January 6, 2019 Ryukyu Shimpo
On January 5 citizens gathered in front of the gates to Camp Schwab to protest construction of the Futenma Replacement Facility in Henoko. Customarily, on the first Saturday of the New Year Okinawans come together for a large protest action there. This year about 1000 people participated and renewed their resoution to stop construction of the new base. Participants held a video call with Robert Kajihara, a 32-year-old 4th-generation Okinawan-American living in Hawaii who created a petition calling for US President Trump to suspend land reclamation work until the prefectural referendum is held in February. Together, Kajihara and the protesters pledged their continued efforts against construction in Henoko.
Kajihara greeted those gathered with the Uchinaguchi word “Haisai,” and was moved to tears upon seeing the sit-in protestors. On the video call, Kajihara and 53-year-old 4th-generation Okinawan-American Eric Wada thanked the protestors from the heart for protecting Okinawa’s ocean and human rights.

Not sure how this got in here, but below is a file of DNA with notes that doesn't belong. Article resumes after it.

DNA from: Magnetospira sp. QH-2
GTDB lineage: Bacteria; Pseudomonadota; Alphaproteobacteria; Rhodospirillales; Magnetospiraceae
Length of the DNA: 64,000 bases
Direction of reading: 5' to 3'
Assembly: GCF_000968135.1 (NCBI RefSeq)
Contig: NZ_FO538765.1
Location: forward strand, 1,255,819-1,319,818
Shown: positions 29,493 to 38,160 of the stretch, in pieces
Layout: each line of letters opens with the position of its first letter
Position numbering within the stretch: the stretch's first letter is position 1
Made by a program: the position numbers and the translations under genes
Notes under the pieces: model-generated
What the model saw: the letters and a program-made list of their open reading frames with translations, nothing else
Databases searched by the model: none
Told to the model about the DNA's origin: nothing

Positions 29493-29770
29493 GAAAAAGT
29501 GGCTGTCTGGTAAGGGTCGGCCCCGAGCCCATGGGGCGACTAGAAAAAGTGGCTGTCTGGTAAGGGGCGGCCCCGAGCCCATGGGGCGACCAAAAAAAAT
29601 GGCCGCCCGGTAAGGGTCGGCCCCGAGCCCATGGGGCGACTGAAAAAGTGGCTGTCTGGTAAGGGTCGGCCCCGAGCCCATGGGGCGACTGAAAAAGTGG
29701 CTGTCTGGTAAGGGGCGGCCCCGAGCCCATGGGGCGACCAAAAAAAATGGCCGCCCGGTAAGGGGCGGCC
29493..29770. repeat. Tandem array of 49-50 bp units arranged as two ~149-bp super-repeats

Those listening burst into applause at these words from Kajihara, “To me each one of you is a hero, as you have encouraged me to conduct a signature gathering campaign. Now there will surely be a response from the president.”
Okinawa Peace Movement Center Chairman Hiroji Yamashiro spoke emphatically: “Let’s make a spreading display of Uchinanchu solidarity throughout the world. Okinawans will not give up.”
First-year graduate student Reona Nishinaga of Okinawa Prefectural University of Arts, who drafted up leaflets for signature collecting, said, “Even without going to the gate there are things that can be done over the internet and in other ways. I hope to collect [signatures from] 200,000 people.”
January 7 is the deadline for the petition to reach 100,000 signatures. As of January 5 at 4:30 p.m. the petition had collected 177,291 signatures.
On January 7 Kajihara joined with others to rally in front of the White House. In solidarity, on January 8 starting at 4:00 p.m. Okinawans rallied at the Ishinda gate to Camp Foster. Although land reclamation work in the ocean continued, no construction vehicles hauling materials were spotted outside the gate.
(English translation by T&CT and Erin Jones)